By Mike Watkins//Correspondent
Will Copeland admits when it comes to dates, his memory isn’t as good as he would like it to be.
But one in particular – May 21, 2007 – has been burned into his mind as a day that changed his life in and out of the water forever.
Born with pectus excavatum, or sunken chest in layman’s terms, Copeland elected to have a specialized surgery done to correct the problem – not only improving his appearance in a Speedo but also his chances of being a contender for a future Olympic team.
And while the outcome has proven to be exactly what he wanted – he’s now one of the fastest sprinters in the United States and world – the process ended up being painful but life-changing.
“What happens is that the sternum grows in toward the spine, which causes the ribs to follow and gives the appearance of a sunken chest,” said Copeland, who was born with the condition and had the procedure done for cosmetic, medical and performance reasons. “The sternum presses on the heart and lungs, squishing them down so that the heart can’t beat to its full capacity and the lungs are restricted.
“Usually, it’s a surgery for kids in their teens because their bones aren’t fully formed and much more malleable, but I was older and my bones were not malleable.”
Copeland said he learned quite a bit about himself as a result of the procedure – first and foremost that he is allergic to morphine. The original hospital stay was supposed to be between 3 and 4 days, but because of his allergy, it set him back to a weeklong and painful experience.
Negative effects from the morphine caused him to hallucinate and vomit, and when moving from his bed to the bathroom, he fainted and fell to the ground, dislodging the bar that had been placed in his chest. He had to go under the knife again to fix the problem.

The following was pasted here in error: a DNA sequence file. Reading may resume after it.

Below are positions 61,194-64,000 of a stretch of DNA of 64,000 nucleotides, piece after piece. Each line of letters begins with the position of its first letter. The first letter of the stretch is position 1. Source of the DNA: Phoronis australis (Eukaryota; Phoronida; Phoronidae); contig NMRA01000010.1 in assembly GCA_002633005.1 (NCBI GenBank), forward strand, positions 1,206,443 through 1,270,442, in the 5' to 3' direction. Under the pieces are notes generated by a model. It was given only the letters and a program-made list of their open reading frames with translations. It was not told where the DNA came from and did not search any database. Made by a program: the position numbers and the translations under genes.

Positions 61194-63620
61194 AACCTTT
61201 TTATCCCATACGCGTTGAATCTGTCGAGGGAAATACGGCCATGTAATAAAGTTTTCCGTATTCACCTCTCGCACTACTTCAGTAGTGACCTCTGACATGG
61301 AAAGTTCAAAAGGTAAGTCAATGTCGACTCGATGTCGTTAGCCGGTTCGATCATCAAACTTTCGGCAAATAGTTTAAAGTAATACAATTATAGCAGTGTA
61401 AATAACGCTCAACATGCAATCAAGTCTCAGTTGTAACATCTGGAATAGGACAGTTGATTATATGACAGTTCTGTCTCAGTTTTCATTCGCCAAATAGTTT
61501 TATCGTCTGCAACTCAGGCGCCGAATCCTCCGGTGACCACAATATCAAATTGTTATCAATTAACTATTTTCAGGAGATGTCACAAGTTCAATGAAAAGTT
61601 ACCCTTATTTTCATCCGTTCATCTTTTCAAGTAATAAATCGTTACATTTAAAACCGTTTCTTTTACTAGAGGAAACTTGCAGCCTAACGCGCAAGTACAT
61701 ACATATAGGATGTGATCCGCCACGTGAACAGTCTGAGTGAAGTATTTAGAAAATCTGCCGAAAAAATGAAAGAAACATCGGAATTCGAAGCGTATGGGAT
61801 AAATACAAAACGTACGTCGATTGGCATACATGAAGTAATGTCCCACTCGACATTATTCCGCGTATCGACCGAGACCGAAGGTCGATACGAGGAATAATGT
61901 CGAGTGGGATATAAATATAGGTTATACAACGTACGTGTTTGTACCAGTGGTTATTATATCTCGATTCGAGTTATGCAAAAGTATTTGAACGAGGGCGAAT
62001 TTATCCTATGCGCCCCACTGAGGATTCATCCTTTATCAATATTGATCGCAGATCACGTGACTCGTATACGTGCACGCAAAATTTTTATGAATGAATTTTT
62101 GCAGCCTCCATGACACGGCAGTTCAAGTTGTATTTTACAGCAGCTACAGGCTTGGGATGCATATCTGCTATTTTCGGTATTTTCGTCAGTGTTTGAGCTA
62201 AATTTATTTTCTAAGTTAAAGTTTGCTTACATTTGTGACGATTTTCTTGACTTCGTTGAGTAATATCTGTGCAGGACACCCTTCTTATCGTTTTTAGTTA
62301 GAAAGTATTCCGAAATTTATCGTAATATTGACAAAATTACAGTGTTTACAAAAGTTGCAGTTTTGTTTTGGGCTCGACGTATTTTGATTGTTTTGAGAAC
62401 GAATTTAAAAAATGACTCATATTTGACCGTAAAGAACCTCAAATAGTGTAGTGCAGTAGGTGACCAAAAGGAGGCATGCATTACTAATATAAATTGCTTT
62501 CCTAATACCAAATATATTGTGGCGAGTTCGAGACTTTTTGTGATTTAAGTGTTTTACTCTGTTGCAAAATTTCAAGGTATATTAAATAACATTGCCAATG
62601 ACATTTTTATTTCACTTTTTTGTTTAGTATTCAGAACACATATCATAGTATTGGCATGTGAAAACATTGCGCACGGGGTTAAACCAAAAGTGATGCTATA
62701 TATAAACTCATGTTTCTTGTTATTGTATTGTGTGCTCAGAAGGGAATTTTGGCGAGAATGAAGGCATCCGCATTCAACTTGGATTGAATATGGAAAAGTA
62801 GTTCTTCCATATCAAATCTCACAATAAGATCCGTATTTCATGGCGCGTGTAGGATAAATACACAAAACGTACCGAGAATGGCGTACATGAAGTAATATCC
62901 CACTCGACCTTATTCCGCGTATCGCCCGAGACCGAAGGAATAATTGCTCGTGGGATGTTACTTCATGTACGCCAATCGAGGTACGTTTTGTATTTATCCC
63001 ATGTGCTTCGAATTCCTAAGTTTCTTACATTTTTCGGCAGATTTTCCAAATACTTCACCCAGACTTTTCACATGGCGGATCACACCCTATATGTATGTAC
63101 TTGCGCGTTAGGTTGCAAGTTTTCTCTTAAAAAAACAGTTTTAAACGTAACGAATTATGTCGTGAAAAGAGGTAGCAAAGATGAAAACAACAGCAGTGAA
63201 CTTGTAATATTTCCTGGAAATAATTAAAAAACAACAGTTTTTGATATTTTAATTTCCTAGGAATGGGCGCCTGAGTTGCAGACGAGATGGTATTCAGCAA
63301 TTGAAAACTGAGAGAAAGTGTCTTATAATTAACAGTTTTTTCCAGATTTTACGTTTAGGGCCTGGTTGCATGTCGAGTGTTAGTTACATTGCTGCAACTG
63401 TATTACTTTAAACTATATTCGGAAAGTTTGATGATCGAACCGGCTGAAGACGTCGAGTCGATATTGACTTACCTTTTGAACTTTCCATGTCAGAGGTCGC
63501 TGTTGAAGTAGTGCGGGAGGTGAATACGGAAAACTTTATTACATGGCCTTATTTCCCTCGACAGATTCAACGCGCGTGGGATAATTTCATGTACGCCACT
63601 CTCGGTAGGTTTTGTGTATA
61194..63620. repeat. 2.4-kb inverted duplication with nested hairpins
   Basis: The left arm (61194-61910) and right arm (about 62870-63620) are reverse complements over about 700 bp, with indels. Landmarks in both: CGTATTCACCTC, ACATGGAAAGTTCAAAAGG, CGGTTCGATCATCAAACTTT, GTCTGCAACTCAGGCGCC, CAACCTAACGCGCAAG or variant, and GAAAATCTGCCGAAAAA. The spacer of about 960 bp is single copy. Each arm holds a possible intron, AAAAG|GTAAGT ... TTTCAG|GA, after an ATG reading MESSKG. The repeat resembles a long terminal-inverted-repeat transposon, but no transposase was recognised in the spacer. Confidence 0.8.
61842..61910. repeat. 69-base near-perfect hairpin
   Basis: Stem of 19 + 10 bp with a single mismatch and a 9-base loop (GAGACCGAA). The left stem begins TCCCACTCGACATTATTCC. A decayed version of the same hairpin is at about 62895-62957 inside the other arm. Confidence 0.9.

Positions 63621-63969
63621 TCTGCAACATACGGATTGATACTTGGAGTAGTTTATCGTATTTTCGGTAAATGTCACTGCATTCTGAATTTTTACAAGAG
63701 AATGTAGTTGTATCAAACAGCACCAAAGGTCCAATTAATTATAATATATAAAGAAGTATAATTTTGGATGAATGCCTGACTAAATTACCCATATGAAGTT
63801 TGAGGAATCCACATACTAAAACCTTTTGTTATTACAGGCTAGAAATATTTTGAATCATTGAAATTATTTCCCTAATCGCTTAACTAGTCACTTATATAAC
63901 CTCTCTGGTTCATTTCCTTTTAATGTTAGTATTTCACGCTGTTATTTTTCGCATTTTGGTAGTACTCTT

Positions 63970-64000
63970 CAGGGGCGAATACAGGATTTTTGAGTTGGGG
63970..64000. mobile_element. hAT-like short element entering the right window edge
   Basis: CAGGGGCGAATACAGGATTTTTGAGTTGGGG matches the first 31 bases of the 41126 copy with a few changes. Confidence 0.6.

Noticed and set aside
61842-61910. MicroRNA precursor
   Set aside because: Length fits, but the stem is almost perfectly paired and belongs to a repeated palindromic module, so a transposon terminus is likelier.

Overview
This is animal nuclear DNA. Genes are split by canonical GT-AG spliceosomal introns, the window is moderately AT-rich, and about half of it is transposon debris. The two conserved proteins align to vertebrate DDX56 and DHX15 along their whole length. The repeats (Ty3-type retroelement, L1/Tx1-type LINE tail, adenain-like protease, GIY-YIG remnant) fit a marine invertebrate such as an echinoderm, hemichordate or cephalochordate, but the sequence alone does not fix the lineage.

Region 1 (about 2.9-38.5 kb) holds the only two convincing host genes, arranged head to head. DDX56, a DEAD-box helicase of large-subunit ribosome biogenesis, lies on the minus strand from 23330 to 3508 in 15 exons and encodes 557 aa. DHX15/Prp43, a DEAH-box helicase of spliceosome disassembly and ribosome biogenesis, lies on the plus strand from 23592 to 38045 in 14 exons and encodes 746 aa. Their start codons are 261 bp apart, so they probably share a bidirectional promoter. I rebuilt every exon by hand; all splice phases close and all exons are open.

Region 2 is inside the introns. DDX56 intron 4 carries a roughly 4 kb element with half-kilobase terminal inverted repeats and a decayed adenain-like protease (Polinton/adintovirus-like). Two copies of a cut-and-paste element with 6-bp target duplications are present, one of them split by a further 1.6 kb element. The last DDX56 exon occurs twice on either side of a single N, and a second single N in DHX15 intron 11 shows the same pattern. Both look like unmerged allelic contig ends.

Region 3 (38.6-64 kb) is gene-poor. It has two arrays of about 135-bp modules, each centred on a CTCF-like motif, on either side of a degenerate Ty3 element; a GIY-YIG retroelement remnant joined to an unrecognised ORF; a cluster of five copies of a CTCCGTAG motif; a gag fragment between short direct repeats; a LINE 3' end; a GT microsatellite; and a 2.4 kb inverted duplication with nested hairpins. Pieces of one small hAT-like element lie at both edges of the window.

While he admits the short-term pain from the procedure was often excruciating – full recovery took three months – the gain has been well worth it. During his senior year at the University of California-Berkeley, he enjoyed the best season of his career – going from 42.97 to 42.44 in the 100 free and 19.57 to 19.35 in the 50 free – big time drops for a senior in college.
Eighteen months post-surgery and swimming with Coach Dave Durden in Berkeley, he was 41.75 in the 100 and 19.05 in the 50 free and finished first and second, respectively, in those events at 2008 Short Course Nationals.
“Deciding to get the surgery was really agonizing, but I’m really glad I did it,” Copeland said. “It was an awful lot of short-term pain for a major long-term gain.”
With Olympic Trials less than two months away, Copeland is counting on that gain to make his first Olympic team.
He said his training is complete, and now the only thing left to do is enjoy the taper and his last go-around with the guys on his team.
“This is my last season no matter what, so I’m going to soak everything up as best as I can,” Copeland said. “I really haven’t been doing anything differently in preparation for Trials. Even though the stakes are higher this year, I try to do my best every year so it’s pretty much business as usual.
“I have gone to a couple of Grand Prix’s, and I’ll be going to Santa Clara and that will be my last meet before Trials. My times haven’t been really special thus far, but I usually drop considerable time at the end of the season so that’s O.K.”
Copeland said he believes his best opportunity to make the Olympic team is in the 100 freestyle, where the top 6 finishers make the 400 freestyle relay team.
Considering his 2008 Trials experience was “a blur,” and he wasn’t very experienced at that point in his career and got caught up in the fanfare and excitement of the event, Copeland said he’s definitely ready to push himself and go after his dream – especially with this being his last year of competition.
“My expectations are simply to do as well as I can,” said Copeland, who learned to swim in the pool in his backyard as a youngster growing up in Virginia and swam on his first team at age 8.
“Times don’t really matter at this point. It’s all about place. But I’m not going to worry about that either. If I go compete and try my hardest and enjoy the experience, it doesn’t matter the outcome. I’ll be happy.”